Authorities reveal Iran staged a new cyber attack on water facilities, but fortunately no damage was caused.
By Yakir Benzion, United With Israel
Iranian hackers staged another attack on Israel targeting two Israeli water infrastructure facilities, Ynet reported Thursday.
No damage was caused in the attacks on agricultural water pumps in the Upper Galilee and unnamed water infrastructure in the center of the country, the report said.
“These were small specific drainage facilities in the agricultural sector, that were immediately and independently repaired by the local authorities. It did not cause any damage to the service, and had no real effect,” the Water Authority said in a press release.
The first Iranian cyber attack in early April on an Israeli water-treatment facility was designed to get computers to add too much chlorine to the Israeli water supply and represented a new phase in Iranian aggression, a former Israeli defense official said earlier.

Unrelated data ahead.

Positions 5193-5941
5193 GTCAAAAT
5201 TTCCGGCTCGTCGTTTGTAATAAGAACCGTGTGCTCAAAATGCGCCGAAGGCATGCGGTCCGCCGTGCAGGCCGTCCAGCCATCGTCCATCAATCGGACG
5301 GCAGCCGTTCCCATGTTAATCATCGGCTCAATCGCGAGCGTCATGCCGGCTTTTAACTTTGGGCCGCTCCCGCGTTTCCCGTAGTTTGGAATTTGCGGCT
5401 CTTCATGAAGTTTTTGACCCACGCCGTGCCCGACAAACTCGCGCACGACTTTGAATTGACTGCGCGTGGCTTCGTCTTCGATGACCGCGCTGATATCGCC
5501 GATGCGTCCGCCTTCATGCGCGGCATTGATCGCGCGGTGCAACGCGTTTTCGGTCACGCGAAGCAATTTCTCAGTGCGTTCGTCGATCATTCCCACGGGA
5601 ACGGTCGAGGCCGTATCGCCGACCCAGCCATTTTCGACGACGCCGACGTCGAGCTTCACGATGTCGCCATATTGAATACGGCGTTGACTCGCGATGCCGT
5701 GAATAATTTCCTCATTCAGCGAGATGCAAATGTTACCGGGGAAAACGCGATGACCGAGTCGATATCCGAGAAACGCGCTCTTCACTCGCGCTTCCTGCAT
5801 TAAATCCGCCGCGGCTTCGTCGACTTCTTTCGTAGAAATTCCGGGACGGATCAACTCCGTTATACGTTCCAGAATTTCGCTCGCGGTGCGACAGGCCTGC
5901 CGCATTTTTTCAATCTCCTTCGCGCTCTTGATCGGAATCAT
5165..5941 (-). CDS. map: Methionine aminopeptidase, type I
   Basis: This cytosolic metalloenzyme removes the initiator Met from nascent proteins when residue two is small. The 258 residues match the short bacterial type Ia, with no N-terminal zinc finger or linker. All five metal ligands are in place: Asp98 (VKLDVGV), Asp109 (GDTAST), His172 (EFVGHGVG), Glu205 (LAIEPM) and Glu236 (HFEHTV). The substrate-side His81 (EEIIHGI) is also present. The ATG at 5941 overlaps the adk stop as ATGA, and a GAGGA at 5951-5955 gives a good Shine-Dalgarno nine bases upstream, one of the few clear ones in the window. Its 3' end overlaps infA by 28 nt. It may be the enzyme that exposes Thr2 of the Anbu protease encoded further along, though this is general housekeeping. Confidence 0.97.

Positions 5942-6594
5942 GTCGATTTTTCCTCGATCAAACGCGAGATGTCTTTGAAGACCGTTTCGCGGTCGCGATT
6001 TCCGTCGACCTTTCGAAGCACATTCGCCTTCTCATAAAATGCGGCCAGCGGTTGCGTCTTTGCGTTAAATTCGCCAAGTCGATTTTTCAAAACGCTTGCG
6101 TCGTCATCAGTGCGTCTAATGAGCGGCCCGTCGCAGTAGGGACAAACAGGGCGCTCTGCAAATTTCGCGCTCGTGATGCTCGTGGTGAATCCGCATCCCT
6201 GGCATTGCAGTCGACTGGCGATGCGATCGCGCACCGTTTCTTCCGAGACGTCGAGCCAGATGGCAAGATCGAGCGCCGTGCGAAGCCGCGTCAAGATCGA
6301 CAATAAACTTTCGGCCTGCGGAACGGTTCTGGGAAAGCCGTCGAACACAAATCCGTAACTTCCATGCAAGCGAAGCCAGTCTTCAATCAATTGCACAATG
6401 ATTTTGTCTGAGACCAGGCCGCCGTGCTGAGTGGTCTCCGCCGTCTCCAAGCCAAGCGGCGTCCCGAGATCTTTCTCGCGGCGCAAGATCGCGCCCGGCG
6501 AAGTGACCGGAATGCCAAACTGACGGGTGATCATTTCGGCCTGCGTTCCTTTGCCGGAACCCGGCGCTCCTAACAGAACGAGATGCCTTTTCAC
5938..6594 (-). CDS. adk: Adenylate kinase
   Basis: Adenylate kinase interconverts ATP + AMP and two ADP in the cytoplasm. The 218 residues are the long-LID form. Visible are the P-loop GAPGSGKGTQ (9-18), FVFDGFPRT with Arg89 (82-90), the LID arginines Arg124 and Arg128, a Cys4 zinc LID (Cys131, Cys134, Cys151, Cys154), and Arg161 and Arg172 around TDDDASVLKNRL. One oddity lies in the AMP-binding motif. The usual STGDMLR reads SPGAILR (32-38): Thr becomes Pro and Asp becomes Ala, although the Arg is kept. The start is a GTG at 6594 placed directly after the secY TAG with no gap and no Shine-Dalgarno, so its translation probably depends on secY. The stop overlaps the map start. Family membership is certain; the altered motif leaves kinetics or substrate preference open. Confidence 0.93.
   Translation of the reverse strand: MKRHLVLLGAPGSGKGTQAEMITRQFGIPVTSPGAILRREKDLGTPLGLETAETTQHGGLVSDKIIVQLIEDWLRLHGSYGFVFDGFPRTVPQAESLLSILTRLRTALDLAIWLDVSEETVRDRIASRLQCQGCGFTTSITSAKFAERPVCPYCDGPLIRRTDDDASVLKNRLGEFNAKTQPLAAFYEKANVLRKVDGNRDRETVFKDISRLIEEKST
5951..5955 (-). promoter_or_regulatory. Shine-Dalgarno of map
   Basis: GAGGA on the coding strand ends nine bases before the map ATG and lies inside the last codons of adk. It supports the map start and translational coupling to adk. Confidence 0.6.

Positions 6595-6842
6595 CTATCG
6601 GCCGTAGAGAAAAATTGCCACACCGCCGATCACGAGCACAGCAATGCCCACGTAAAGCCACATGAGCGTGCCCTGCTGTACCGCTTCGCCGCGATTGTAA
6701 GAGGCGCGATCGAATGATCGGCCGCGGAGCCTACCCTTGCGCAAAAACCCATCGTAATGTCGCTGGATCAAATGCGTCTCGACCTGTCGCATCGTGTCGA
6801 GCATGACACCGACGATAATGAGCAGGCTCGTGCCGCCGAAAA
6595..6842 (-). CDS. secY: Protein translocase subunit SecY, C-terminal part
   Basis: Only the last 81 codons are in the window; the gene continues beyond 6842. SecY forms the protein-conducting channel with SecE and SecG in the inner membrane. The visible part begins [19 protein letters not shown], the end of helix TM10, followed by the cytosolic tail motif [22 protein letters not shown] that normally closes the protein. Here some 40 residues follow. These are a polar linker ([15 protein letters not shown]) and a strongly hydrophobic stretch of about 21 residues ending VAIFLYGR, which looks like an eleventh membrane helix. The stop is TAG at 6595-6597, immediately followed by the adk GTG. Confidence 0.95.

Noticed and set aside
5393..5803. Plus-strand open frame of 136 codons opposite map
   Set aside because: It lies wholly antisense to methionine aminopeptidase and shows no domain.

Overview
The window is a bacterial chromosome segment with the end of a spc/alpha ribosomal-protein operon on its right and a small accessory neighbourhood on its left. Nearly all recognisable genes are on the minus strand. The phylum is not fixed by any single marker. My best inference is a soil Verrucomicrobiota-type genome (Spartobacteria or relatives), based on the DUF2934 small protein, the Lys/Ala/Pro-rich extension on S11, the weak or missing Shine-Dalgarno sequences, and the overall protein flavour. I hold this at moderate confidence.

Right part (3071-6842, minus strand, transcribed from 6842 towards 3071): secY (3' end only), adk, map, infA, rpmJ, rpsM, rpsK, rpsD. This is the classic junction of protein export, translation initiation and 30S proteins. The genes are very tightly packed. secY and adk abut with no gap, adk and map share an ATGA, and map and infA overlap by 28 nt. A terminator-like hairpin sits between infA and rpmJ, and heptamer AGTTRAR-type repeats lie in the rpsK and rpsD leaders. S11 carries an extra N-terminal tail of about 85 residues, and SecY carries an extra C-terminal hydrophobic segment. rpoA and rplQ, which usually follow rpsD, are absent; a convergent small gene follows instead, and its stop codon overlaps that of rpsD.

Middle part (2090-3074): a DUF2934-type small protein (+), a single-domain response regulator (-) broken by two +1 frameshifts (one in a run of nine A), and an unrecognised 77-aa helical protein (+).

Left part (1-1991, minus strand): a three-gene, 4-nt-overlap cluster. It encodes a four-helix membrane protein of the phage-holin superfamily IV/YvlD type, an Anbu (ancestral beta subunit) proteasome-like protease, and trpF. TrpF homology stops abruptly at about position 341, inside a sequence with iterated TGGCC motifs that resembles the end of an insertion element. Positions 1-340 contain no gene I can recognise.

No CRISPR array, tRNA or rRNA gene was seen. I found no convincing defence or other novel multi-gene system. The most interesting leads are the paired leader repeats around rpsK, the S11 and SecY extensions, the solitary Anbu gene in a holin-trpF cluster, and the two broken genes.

Maj. Gen. (res.) Yaakov Amidror, former national security adviser to Israeli Prime Minister Netanyahu and a senior fellow at the Jerusalem Institute for Strategy and Security (JISS) said last month there is no historical experience for cyber wars and their consequences, and that therefore, much caution is needed when assessing them.
According to media reports, Israel retaliated with a cyber counter-attack that paralyzed Iran’s key seaport—the Shahid Rajaee port in the city of Bandar Abbas, which is a strategic hub for Iranian sea imports, exports and trafficking of illicit weapons.
“It is not possible to know whether Israel’s reported response will deter Iran, which to a certain extent has opened a “Pandora’s box’ in a cyber attack designed to harm civilians,” said Amidror.
An expert in cyber warfare warned that an Iranian cyber warfare attack that caused significant damage to Israel’s infrastructure would be “be grounds for war.”
Dr. Yaniv Levitan, an information warfare expert at the University of Haifa, explained that while recent attacks on Israel’s water system were not successful, damage to the country’s strategic infrastructure system would be crossing a red line.
“As far as the states are concerned, there are clear lines of what can be harmed, such as industrial espionage,” Levitan told Ynet. “A state will not go to war because of industrial espionage, but damage to infrastructure can certainly be grounds for war.”
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